Physicochemical speciation of iron (Fe) and the trace metals Cd, Cu, Co, Mn, Ni, and Zn were performed at four different locations in surface waters of the Baltic Sea. Measurements were performed during several months of the growth season at each station to obtain a detailed picture of the temporal variation in relation to phytoplankton growth. The main target was to understand the speciation of iron, and to evaluate if Fe was limiting in primary production. A methodological aim of the thesis work was focused on comparison between trace metal speciation methods; where the DGT method was calibrated to other methods and also to use the DGT method find out which mechanisms that control the labile fraction. Other methods, such as CSV, CL-FIA and Fe isotope measurements (MC-ICP-MS) were used to further evaluate the changes in the Fe fractions.Concentrations of Mn, Zn and Cd measured by DGT during 2003 and 2004 were similar to concentrations measured in

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  • 6.
    Gelting, Johan
    Luleå University of Technology, Department of Civil, Environmental and Natural Resources Engineering, Geosciences and Environmental Engineering.
    Trace metal speciation in the Baltic sea2006Licentiate thesis, comprehensive summary (Other academic)
    Abstract [en]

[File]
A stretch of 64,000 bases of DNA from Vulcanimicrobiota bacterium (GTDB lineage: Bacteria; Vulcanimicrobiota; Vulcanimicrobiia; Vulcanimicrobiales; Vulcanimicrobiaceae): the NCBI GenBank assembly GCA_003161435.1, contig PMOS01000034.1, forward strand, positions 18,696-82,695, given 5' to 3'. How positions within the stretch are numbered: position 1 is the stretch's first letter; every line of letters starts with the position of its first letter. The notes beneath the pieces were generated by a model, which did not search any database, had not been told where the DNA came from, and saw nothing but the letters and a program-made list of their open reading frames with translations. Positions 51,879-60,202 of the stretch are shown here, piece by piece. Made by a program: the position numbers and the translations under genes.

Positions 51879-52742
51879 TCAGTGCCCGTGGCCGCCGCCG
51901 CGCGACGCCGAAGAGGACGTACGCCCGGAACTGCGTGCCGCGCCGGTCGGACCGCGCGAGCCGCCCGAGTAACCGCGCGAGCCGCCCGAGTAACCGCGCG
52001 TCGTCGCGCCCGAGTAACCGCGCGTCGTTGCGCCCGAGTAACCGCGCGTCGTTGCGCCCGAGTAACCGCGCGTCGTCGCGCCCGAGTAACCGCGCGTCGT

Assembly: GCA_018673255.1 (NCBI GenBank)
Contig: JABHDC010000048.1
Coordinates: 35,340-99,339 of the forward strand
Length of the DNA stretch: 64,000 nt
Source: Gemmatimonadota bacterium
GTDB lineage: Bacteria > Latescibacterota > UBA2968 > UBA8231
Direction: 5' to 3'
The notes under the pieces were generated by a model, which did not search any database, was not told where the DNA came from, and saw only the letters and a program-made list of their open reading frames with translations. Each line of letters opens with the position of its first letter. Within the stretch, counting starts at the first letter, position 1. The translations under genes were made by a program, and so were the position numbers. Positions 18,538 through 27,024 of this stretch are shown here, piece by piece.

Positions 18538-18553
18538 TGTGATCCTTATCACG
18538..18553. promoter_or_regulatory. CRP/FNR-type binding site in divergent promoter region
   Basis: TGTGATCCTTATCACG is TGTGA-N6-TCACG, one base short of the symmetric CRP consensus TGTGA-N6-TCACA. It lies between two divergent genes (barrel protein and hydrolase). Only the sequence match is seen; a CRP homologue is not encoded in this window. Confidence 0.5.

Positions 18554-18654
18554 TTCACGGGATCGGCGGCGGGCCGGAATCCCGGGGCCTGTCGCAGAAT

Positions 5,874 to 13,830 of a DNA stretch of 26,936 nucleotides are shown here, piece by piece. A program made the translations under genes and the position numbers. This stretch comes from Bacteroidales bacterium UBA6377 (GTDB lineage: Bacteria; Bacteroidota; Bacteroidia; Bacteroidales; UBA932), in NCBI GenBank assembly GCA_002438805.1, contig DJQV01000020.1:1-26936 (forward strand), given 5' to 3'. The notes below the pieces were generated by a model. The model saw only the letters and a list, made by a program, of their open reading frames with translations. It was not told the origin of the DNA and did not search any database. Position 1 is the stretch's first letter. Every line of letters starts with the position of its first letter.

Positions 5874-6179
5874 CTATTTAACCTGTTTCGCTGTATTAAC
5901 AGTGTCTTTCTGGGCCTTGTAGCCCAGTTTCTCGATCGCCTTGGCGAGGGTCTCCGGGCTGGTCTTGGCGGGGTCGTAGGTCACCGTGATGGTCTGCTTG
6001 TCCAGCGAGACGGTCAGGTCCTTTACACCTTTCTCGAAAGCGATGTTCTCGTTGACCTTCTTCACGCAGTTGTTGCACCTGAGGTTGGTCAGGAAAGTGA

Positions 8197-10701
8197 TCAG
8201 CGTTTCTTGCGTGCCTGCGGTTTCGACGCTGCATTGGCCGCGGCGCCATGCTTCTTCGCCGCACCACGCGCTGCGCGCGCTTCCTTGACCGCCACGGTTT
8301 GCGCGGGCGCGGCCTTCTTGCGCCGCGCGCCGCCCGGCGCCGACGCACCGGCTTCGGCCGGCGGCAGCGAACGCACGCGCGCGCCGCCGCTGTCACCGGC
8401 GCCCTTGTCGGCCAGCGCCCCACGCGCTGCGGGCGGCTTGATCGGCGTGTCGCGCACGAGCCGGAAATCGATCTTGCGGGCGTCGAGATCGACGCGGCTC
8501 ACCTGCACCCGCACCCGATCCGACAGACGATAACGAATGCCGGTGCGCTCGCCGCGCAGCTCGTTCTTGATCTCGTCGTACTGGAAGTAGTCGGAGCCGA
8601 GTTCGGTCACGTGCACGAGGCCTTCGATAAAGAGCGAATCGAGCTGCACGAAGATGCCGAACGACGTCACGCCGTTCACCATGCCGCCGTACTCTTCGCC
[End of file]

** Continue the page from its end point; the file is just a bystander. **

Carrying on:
Physicochemical speciation of metals in natural waters is very important for understanding their distribution, mobility, bioavailability and toxicity. To be able to understand the behaviour of an aqueous element and the transformation between chemical and physical species, there is a need for reliable methods that enable measurements of specific fractions of metals. Many different techniques are used for metal speciation, of which many suffer from problems. Ultrafiltration has frequently been used to study speciation of metals in natural waters. A possible alternative or complement to ultrafiltration is the technique of diffusive gradients in thin films (DGT), a novel technique which provides an in situ measurement of labile metal species. DGT accumulates metals in a time- integrated way and produces a mean concentration over the chosen deployment period. DGT- labile metals may be regarded as a measure of the bioavailable amount, since the DGT simulates the diffusion process that occurs when a metal is diffusing into a cell membrane. This thesis is focused on the DGT technique for sampling and determination of labile species in the Baltic Sea. The aim of this study was to compare the trace metal speciation methods; DGT, 1 kDa ultrafiltration, 0.22µm membrane filtration and unfiltered water, to study the dynamics for the DGT labile fractions to find out which mechanisms that control the labile fraction. In 2003 and 2004, DGT and 1 kDa ultrafiltration were simultaneously applied at two sampling stations in the Baltic Sea with different salinity and trace metal concentrations. Baltic Sea concentrations of Mn, Zn and Cd measured by DGT during 2004 were similar to the concentrations measured in 1 kDa ultrafiltered samples, especially for Mn. Cu and Ni, showed noticeably higher concentrations in ultrafiltered water than DGT-labile concentrations. This indicates the existence of low molecular weight Cu and Ni species, small enough to pass through the 1 kDa, but can also be a sign of high degree of organic complexation which will lead to an underestimation in the DGT labile fraction. The dynamics of DGT-labile trace metals during 2004 show quite large variations during the season at 0.5 to 40 meters depth. From May to August, Cu, Cd and Mn drop about 35, 50% and 60% respectively. Ni decreased about 25% late April to late June but was slightly recovered at late season. The only elements that showed good correlation between DGT-labile species to dissolved phase (0.22µm filtrate) was Mn and Cd. DGT labile Mn is probably controlled by oxidizing bacteria during most of the sampling period, and DGT labile Co, Cd and to some extent Zn seem to follow this process. It should be noted that Mn is closely correlated to P, a relationship which need further investigations. Cu and Ni are controlled by other processes, where influence from primary production may be one. This is the first comparison of DGT and 1 kDa ultrafiltration regarding trace metals in brackish waters. Strong correlations between the methods imply that DGT can be a simple alternative to an ultrafiltration procedure. It is also the first study on trace metals in the Baltic Sea where measurements were performed at high temporal resolution during several months.